Pre-budget Back Benches show with Ken Graham

Ken Graham, at the beginning of the show.

Ken Graham, at the beginning of the show.

Despite a rainy and cold Wednesday night, I had decided that this was going to be a major Budget in the annals of NZ history, so it would be worth a trip to the Back Bencher pub and a look at the show this week. Besides, I like listening to Ken, and it seemed that a panel composed of Louise Upston for National, Darren Hughes for Labour, Sir Roger Douglas for Act, and our Kennedy Graham for the Greens would have potential to be interesting, if not unintentionally outright hilarious.

I arrived just before the show was due to start, and not having arranged to meet anyone, ended up seated with a couple of guys who admitted to being old schoolfriends of Darren Hughes, who’d come down from the Horowhenua to see him perform on the show. They were pleasant and interesting folk, and were quite happy to have me perched on the spare edge of their table, in what was a rather packed public house – a scene I’d not participated in since the pre-election sessions of 2008.

The evening was just as funny as I’d anticipated, with the added bonus of Salient editor Sarah Robson (recently nominated for a Qantas Media Award) being given her 15 minutes of fame on the subject of budget cuts to VUW enrolments, which had just been announced this week.

Ken acquitted himself well in the ensuing melee, managing to plug the Mind the Gap green policy announcement very effectively.
(For a podcast of the policy announcement, go here.)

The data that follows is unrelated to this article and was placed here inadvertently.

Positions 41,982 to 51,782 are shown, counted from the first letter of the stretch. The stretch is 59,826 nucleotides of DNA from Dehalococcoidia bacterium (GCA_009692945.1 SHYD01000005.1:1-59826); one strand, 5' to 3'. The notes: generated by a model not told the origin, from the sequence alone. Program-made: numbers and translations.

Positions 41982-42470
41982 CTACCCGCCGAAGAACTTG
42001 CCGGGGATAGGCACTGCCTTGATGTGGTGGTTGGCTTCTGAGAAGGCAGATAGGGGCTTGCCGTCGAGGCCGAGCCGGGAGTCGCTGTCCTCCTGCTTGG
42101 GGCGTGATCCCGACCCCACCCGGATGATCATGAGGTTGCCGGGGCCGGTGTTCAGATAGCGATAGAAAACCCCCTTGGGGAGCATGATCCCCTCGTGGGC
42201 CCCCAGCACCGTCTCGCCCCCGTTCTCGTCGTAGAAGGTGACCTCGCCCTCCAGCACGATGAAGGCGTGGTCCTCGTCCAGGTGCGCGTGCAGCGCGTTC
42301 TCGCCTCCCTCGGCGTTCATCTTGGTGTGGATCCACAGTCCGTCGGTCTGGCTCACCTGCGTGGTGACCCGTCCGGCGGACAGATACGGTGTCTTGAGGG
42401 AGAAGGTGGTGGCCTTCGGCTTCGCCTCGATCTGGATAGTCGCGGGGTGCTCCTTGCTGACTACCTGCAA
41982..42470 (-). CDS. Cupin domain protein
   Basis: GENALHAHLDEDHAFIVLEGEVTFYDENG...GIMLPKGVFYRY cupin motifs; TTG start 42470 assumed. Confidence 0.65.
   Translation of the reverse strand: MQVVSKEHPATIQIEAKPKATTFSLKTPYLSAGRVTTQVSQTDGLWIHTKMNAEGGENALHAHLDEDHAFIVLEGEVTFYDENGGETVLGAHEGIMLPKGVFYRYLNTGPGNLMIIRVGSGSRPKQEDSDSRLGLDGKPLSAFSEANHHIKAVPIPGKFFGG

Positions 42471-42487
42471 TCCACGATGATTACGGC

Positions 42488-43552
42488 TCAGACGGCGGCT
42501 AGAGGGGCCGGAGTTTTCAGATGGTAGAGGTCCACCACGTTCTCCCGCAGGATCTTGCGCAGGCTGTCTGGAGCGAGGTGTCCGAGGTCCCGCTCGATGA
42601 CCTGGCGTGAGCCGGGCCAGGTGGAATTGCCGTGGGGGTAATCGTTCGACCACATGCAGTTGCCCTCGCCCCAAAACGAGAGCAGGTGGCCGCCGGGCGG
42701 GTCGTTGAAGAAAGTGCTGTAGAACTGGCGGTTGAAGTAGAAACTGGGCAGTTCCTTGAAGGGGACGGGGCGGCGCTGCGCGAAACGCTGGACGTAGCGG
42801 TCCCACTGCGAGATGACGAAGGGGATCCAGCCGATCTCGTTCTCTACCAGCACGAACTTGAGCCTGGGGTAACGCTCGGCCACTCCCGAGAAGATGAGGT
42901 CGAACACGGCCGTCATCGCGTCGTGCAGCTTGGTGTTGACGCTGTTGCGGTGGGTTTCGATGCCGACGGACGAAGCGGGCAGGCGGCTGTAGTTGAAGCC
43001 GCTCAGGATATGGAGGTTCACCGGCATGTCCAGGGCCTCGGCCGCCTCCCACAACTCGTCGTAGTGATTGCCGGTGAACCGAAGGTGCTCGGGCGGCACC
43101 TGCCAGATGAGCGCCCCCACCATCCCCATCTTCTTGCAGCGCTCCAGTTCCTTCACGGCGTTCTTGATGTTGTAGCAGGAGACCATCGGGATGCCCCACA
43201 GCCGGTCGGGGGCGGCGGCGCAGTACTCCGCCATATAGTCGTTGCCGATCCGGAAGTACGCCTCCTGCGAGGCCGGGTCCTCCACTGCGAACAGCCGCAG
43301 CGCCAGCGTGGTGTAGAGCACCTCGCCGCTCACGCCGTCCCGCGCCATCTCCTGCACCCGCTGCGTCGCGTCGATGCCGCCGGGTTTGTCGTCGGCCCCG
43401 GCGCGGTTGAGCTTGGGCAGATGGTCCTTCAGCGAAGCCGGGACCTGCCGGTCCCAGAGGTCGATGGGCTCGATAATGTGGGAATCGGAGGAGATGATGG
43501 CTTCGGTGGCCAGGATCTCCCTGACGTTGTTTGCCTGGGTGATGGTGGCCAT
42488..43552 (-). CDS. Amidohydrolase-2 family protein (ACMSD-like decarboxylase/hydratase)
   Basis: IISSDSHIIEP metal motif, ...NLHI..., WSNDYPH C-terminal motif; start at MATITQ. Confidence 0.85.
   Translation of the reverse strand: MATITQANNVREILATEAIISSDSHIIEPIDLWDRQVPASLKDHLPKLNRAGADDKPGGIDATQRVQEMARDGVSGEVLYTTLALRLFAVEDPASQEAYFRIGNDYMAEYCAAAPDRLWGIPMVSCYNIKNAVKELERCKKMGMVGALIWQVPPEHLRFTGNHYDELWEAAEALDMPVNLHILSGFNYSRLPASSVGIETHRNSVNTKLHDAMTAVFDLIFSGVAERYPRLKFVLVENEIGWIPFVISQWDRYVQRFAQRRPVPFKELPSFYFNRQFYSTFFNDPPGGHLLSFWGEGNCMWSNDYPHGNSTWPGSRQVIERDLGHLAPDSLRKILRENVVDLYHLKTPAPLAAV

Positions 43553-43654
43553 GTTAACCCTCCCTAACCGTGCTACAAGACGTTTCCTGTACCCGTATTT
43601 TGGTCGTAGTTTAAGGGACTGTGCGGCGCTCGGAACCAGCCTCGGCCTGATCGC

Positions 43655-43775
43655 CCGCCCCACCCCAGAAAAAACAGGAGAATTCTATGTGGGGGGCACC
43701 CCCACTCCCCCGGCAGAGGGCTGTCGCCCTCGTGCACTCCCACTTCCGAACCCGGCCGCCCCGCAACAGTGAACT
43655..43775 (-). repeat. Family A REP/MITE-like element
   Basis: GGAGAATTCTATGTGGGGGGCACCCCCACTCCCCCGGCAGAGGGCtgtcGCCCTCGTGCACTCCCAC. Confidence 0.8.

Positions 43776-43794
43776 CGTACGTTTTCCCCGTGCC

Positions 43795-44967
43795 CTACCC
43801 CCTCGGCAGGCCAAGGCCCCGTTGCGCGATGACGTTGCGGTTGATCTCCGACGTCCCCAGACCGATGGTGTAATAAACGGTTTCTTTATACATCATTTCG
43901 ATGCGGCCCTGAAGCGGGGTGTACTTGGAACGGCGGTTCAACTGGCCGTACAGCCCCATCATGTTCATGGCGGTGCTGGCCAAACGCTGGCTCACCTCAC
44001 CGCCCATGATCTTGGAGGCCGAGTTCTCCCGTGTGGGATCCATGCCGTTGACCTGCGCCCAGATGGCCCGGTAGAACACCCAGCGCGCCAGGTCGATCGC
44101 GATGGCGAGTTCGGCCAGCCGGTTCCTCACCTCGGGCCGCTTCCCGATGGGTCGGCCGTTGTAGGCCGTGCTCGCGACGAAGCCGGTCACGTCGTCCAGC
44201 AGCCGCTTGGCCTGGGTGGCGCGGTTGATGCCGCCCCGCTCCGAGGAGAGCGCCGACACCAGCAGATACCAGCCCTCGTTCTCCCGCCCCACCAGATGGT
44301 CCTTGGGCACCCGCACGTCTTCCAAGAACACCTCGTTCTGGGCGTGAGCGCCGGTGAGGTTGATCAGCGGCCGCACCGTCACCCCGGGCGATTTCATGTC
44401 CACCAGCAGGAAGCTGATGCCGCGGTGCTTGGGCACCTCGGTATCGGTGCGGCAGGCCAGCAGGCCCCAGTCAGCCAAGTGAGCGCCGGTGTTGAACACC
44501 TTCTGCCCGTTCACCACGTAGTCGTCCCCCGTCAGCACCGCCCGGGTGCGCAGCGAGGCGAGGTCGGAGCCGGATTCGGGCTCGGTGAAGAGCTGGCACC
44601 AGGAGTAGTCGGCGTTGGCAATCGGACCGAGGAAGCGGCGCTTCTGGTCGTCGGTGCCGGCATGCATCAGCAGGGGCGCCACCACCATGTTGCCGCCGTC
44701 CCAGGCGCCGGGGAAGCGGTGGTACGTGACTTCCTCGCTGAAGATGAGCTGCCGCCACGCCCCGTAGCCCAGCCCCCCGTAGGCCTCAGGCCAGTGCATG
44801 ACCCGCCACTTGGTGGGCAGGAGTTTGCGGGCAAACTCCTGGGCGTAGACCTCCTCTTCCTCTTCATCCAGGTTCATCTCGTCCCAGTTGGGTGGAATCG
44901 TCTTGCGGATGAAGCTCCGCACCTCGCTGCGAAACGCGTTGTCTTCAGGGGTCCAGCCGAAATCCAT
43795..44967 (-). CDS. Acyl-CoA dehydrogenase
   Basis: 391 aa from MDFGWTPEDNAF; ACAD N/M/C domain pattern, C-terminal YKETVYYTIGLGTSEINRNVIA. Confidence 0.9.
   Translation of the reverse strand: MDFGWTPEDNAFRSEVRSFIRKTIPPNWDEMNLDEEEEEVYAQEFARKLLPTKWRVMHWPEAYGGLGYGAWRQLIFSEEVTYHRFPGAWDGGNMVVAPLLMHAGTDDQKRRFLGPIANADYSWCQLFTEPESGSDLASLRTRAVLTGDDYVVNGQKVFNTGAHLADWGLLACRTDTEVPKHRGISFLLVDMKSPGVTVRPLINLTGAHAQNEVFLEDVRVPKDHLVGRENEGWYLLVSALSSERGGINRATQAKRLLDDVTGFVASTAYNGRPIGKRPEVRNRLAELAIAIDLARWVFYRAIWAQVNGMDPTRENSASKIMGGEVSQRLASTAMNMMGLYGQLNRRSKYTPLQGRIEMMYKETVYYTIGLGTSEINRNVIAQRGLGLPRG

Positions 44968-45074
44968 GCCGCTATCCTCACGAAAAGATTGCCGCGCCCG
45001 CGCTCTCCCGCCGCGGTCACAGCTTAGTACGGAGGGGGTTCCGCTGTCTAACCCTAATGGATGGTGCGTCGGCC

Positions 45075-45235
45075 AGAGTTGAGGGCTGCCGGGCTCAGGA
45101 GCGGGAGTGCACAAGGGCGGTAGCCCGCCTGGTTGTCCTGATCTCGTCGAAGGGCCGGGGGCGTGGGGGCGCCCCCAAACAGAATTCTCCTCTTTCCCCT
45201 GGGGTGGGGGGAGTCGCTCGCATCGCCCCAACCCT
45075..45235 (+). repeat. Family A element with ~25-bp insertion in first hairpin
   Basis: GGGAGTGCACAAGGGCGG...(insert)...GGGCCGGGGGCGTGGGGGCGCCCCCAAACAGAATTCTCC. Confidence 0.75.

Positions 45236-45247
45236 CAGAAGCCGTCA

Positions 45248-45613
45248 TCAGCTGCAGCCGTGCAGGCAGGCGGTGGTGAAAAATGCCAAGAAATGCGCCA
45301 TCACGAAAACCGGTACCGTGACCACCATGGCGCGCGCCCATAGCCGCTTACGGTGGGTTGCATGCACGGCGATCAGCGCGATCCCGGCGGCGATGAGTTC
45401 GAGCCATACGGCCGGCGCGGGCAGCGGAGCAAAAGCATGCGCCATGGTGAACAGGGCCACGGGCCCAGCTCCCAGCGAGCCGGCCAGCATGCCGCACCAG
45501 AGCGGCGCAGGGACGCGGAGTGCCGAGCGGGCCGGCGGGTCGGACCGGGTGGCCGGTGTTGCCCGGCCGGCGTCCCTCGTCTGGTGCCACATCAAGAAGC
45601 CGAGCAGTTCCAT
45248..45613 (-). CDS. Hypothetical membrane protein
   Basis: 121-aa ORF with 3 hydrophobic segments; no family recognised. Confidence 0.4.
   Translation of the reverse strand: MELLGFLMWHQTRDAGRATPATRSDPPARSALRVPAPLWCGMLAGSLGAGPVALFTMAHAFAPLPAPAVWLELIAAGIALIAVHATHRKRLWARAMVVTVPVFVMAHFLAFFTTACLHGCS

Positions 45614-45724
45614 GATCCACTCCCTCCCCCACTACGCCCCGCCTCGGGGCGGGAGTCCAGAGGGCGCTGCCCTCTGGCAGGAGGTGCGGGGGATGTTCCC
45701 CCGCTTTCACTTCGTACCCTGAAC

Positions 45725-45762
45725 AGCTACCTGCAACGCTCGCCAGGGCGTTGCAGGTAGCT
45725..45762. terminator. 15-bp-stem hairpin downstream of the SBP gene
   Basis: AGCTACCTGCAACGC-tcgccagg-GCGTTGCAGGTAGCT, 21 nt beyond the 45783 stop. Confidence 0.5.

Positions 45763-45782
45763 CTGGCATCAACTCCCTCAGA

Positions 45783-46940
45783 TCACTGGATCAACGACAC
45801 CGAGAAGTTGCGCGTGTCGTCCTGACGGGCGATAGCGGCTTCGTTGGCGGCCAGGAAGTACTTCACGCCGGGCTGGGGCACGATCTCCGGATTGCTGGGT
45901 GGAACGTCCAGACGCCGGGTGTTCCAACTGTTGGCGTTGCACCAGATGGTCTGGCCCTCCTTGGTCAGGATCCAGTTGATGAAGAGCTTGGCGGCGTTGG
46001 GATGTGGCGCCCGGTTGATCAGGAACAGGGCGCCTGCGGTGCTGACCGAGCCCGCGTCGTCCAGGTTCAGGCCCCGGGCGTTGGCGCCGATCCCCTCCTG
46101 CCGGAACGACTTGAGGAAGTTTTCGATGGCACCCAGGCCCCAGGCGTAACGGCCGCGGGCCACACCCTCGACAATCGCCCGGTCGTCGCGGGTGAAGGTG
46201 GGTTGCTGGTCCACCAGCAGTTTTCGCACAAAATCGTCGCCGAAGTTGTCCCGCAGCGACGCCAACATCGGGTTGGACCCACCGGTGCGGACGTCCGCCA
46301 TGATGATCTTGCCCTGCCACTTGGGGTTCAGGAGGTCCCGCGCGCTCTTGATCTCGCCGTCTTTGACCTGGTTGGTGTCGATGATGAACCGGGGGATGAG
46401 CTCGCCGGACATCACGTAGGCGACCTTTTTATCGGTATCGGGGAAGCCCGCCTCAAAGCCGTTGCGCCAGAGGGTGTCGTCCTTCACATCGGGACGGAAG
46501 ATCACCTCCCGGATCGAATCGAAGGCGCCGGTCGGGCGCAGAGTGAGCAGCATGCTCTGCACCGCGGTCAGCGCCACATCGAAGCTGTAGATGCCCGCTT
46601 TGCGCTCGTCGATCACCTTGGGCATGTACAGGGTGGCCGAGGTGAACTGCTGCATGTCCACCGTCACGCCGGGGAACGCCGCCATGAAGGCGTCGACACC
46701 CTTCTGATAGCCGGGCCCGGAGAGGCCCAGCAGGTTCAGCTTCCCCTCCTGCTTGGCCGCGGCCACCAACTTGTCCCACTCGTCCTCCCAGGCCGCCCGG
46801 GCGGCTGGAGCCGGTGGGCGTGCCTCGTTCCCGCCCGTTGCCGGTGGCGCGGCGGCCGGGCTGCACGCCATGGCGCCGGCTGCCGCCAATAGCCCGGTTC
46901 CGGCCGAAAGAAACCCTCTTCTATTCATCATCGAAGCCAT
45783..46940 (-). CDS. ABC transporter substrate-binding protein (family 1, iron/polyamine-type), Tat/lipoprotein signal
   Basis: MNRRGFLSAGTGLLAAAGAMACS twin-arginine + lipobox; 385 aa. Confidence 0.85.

The full episode is available via TVNZ On Demand here.

Lacking class

One of the areas that got battered the most by the budget was adult and community education.  Throughout the election campaign the National Party signalled it’s dislike for any kind of education that was not either literacy and numeracy or jobs training.  (Although, ironically funding to those areas got cut as well).

So, the government has kept its election ‘promises’ (read as ‘threats’) in astonishing fashion – as Sabine Schneider states in here blog:

More than 200.000 New Zealanders enrol in adult and community education (ACE) courses each year, most of which will not be offered from 2010. This is because of the 80 percent cut in funding our new and not-at-all-improved National government has announced in their latest budget.

The Tertiary Education Union covers the dismissive attitude the minister of education, Anne Tolley, has for adult and community education, or, as she calls it, “hobby courses”.

The Wellingtonian has an interview with the Principal of the high school where I have taken several ‘hobby courses’, Wellington High School’s Prue Kelly:

“I find it ironic that the demands of parents of children in private schools have been put before community groups, community card-holders, and second-language learners/English learners, all of whom have benefited from subsidised courses at Wellington High. These are the people who will be adversely affected by this change.”

So much for hobby courses. Not that there’s anything so wrong with hobby courses that they need to be wiped from the face of the country. But, even if that were the aim, an eighty percent cut is hardly a very surgical way of making sure you only get the hobby courses and not other important adult education.

Catherine Delahunty covered this topic very well last week on frogblog:

Two hundred co-ordinators and two hundred tutors will lose vital part time jobs in this “reform” which will no doubt be justified by the Govt as necessary in the recession. If the Government had a vision of sustaining communities through hard times they wouldn’t cut these programmes.

Since then the Community Learning Association through Schools (CLASS) has set up a stop the cuts campaign page with a petition and postcard you can sign.